We have done a previous blog on writing your own Will but did you know it is possible to do your own conveyancing?
Like most things DIY, it comes with a very big warning! Owning a property is the largest investment most people make, so the thought of finding out you don’t actually own it would be a headache.
A basic overview of the purchase transaction will highlight the amount involved in a transaction:
1. A written legal offer is submitted and missives thereafter, concluding the contract
2. The title deeds need to be examined and searches reviewed, to ensure the seller actually owns the property
3. A deed (Disposition) is prepared, transferring the property - this can sometimes go to several pages in length
4. Any alterations done to the property need addressed with the surveyor, to ensure the relevant paperwork is there
5. The sellers sign the Disposition and the transaction is settled
6. Land and Buildings Transaction Return must be submitted to Revenue Scotland, and the tax paid
7. The title deeds sent for registration with the Registers of Scotland.
In Scotland, all properties now changing hands by gift, mortgage or sale must be registered in the Land Register of Scotland. This is a system based on the Ordnance Survey Map and it can be a complex process to complete the registration with the central database, The Registers of Scotland. A Plans Report is ordered over the property before registration to ensure that the plan contained within the title deeds is suitable for comparison with the OS Map. If the result comes back that it isn’t, suitable corrective conveyancing may be required. This can be a complex issue for a Solicitor, so to attempt it yourself would be optimistic.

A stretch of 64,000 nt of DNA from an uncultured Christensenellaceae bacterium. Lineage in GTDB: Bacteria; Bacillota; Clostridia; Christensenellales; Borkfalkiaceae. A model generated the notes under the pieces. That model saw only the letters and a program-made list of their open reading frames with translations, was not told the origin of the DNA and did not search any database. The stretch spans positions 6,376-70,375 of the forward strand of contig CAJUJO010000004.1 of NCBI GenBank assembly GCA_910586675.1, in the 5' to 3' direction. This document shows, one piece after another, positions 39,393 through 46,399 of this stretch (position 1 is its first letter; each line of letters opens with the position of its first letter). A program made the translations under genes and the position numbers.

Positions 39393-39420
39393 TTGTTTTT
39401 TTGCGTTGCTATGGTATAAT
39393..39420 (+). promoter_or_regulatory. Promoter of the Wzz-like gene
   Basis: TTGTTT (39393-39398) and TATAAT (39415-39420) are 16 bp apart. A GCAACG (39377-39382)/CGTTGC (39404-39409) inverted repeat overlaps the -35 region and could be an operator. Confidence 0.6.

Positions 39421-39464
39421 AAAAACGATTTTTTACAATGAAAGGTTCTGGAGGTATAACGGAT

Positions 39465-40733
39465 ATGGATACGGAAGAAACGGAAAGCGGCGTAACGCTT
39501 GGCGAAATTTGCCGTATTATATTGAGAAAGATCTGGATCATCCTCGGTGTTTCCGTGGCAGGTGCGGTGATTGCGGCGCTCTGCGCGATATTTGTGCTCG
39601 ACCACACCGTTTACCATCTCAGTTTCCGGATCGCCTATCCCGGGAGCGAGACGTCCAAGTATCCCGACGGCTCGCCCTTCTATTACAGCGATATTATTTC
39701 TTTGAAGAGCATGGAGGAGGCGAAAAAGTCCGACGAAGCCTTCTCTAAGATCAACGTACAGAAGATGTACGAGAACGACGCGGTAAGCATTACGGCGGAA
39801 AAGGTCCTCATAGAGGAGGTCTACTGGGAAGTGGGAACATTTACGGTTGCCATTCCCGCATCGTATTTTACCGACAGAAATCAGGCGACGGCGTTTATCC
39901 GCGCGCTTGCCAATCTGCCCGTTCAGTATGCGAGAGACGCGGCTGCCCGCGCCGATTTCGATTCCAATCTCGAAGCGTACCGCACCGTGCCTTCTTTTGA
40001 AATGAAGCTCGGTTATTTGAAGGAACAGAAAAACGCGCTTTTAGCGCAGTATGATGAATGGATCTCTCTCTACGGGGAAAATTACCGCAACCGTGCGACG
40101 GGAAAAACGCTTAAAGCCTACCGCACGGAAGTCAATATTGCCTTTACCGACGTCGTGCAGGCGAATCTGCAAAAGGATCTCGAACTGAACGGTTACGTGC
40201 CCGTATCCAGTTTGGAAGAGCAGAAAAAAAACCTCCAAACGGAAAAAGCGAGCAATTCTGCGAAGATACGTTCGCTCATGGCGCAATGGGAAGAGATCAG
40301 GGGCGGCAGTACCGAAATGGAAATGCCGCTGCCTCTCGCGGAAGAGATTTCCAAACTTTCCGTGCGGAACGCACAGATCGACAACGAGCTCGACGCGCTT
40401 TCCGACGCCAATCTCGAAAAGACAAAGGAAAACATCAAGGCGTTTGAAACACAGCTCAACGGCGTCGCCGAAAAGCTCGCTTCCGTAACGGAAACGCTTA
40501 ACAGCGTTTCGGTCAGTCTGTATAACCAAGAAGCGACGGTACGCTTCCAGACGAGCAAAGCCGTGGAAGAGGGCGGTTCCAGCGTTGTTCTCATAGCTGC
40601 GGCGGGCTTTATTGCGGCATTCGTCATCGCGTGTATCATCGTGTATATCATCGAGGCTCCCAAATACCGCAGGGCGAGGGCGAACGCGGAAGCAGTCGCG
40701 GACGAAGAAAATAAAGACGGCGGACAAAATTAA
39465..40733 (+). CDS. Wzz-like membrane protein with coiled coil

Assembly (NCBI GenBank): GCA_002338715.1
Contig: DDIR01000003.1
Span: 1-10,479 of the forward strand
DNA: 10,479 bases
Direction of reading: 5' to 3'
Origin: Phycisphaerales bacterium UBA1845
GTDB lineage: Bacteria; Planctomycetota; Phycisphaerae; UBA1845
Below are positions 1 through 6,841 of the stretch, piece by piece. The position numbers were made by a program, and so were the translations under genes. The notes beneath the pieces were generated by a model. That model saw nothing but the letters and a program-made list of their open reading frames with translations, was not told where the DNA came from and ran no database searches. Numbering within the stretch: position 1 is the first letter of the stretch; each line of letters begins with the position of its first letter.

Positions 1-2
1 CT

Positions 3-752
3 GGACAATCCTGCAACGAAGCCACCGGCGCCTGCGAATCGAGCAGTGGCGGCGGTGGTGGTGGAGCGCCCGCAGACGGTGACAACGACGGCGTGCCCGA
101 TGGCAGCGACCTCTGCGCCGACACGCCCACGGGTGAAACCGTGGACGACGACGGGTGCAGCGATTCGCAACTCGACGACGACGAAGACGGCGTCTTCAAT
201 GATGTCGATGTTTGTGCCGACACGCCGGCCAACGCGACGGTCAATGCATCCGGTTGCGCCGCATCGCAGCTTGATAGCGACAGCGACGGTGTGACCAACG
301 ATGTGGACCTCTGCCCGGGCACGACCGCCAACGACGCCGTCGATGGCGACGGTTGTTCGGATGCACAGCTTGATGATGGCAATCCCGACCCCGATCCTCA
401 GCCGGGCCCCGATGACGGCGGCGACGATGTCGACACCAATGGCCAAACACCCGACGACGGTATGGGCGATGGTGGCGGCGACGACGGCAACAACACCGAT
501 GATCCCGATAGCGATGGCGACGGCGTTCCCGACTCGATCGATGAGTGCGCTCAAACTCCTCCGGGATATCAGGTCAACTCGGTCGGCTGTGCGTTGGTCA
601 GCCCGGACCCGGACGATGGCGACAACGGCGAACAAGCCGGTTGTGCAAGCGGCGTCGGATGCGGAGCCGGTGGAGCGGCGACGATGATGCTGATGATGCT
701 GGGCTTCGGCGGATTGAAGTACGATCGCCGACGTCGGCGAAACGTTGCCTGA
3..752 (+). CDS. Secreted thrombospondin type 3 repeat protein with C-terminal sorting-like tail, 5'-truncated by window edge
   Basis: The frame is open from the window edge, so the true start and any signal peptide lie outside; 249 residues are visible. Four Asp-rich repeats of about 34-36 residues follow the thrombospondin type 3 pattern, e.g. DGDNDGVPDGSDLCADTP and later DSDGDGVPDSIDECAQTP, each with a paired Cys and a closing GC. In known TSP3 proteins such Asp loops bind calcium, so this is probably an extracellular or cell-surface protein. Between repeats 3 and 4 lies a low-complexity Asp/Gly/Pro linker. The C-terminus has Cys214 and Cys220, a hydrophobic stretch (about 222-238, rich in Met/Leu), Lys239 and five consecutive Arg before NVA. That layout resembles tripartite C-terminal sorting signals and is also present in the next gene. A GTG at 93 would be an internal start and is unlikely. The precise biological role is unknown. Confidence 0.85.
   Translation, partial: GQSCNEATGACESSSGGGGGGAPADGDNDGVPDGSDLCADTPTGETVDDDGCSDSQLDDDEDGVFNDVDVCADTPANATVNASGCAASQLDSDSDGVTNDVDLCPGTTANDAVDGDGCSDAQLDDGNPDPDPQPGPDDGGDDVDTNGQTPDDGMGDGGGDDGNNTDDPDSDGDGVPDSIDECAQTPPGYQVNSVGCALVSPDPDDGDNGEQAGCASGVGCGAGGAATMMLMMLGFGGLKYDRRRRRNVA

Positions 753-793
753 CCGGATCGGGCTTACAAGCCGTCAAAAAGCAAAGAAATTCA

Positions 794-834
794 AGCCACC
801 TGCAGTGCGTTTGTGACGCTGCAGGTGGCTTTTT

Doing conveyancing yourself may be slightly cheaper, but the outlays remain the same. The Land and Buildings Transaction Tax is calculated based on the purchase price, as are the registration dues with the Registers of Scotland. If you require a mortgage, the mortgage lender will insist on instructing a solicitor to ensure they are protected.
In the event of a DIY Conveyance going wrong, the legal fees involved in undoing and correcting any issues would likely amount to more than the original fee for doing the whole transaction.
At Paris Steele we offer competitive, fixed conveyancing fees, so to save yourself the stress and worry instruct a Solicitor from the start of your purchase.
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